Matthew J Van Howe — Legend of the Galactic Princess
High-definition audio makes texture more tangible to audiophiles and casual music lovers the same, but in an album like Legend of the Galactic Princess by Matthew J Van Howe, it might as well be an instrument alongside the synths or the lead vocal. Legend of the Galactic Princess invites us into an ultra-synthetic universe of melodicism and harmony of the coldest variety, but rather than following the path of a surreal drone record, it sticks with something a bit more vitality-laden and urgent in tempo. From the slow-churning “Her Greatest Loss” to “Jungles of Syroolya” and the potent “Reborn the Warrior,” this is an album that appeals to us not through organic substance, but the spirited design of its creator, eccentric as it admittedly would be.
The synthetic vocals in “Set Forth” and “Right the Wrong” have a surprising emotionality that I normally wouldn’t be expecting to hear in something as willingly plasticized as this record is, and it caught me off guard here to say the least. Buried beneath even the thickest band of futuristic indulgence in Legend of the Galactic Princess is a passion for both the medium and the muse that could bring the toughest of critics to their knees, and despite the packaging, I think this album’s most eclectic instances of emotional communication are also its heaviest and most feeling. Instrumental (“Waterfalls of Dymoora”) or lyrical (“Battle Cruiser”), Van Howe’s commentary in this disc is going to have an impact on you no matter what.
New wave influences can be felt in the title track, “Beneath the Dust,” “Across the Starry Sea” and “Awake from Thy Tomb” especially, but they’re surprisingly subtle given the obvious post-punk aesthetics framing the theme here. After several listening sessions, I realized there’s a lot more electropop and industrial rock in the bones of Legend of the Galactic Princess than I initially found, and they’re simply masked by the overwhelmingly electronic cosmetics that Van Howe utilizes more than liberally from one song to the next. He’s not a musical chameleon in this record — he’s an outright A.I., mimicking almost any sonic shape or model we could imagine just to suit the mood he’s trying to set in any given performance.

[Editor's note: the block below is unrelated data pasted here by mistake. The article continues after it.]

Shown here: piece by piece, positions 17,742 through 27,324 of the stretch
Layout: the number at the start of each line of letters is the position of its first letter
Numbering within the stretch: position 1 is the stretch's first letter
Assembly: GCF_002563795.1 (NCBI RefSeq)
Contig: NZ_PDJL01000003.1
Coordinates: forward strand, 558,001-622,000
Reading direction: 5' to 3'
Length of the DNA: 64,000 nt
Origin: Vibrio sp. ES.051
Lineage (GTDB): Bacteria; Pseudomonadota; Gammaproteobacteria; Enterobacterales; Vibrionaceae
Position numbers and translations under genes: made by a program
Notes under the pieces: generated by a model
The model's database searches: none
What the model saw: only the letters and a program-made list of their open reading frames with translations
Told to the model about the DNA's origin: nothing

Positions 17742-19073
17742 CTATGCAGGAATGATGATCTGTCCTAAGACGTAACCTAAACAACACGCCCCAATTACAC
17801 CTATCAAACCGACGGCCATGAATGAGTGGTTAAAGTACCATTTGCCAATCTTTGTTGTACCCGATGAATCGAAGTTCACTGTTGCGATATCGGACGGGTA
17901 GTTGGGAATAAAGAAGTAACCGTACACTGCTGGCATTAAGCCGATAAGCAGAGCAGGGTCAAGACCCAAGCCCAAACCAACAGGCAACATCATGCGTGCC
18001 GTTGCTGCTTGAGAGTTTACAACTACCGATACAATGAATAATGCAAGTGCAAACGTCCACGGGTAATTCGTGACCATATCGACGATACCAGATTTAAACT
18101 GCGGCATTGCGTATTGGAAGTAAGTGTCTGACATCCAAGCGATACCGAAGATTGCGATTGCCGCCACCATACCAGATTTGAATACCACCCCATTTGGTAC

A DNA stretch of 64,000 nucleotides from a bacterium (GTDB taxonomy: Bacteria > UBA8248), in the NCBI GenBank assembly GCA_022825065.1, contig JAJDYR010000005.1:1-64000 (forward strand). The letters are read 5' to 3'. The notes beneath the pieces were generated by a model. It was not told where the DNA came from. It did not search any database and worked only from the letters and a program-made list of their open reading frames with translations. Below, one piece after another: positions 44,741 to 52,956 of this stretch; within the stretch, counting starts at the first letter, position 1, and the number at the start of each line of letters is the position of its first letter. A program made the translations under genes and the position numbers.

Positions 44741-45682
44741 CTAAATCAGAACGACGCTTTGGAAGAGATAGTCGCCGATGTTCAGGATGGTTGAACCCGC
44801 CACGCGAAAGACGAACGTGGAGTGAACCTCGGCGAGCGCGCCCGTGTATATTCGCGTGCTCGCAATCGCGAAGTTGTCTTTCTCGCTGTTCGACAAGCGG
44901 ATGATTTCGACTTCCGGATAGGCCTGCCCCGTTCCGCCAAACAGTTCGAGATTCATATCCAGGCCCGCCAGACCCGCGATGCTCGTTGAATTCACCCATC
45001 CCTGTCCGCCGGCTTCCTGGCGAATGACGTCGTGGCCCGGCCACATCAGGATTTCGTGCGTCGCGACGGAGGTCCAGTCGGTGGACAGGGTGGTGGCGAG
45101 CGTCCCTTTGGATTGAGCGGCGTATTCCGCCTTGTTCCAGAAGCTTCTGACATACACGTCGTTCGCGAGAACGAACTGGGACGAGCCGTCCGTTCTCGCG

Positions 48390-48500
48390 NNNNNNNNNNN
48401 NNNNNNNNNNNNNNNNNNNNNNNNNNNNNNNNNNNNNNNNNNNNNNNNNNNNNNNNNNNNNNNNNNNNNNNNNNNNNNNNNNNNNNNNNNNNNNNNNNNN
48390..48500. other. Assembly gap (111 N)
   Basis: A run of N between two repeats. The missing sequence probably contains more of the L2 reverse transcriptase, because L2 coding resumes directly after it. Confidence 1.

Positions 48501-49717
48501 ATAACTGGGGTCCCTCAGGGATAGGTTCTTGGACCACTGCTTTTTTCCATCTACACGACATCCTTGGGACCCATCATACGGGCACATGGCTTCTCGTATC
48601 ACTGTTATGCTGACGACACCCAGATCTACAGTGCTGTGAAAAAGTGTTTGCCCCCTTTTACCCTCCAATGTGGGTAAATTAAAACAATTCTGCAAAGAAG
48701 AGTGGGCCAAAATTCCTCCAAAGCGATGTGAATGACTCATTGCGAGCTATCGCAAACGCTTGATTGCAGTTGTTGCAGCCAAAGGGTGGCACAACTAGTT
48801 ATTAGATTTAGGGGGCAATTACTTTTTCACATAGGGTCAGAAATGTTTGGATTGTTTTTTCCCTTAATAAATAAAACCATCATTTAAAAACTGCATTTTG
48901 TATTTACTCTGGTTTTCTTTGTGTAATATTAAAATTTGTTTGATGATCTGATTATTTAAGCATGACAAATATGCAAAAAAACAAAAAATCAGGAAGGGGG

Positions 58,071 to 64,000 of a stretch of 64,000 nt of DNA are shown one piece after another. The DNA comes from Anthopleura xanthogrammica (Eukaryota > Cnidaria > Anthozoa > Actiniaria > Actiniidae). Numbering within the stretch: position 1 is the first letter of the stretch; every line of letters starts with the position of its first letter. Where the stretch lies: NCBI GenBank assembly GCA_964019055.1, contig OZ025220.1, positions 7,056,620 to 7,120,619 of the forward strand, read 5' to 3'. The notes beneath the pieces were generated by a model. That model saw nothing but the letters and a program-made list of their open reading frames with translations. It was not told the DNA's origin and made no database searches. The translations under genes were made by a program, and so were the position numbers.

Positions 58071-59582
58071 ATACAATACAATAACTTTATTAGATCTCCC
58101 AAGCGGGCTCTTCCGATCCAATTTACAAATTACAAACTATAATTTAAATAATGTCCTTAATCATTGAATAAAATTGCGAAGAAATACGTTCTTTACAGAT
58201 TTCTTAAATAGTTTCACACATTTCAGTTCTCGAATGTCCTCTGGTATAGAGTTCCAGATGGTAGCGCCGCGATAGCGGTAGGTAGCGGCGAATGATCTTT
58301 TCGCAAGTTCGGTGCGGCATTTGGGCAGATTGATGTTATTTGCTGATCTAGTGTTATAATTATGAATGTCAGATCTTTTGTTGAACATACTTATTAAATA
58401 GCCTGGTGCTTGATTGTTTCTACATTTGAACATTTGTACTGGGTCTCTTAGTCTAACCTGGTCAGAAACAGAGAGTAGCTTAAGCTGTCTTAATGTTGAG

Matthew J Van Howe’s Legend of the Galactic Princess is ambitious to put it very mildly, and while it does have a lot of elaborate moments that made me raise an eyebrow more than once, it’s ultimately a pretty simple concept piece that doesn’t ask for us to step too far away from mainstream conventions to appreciate what it has to offer. I get the idea that Van Howe wanted to make an experimental record here, but what he might not have realized ahead of time is that his heart was so invested in the concept that it could never come off wholly removed from the pop simplicities that make any successful record accessible to the masses. This is a really listenable effort for how broad a brush it was painted with, and one that I’d rank among this artist’s finest works to date.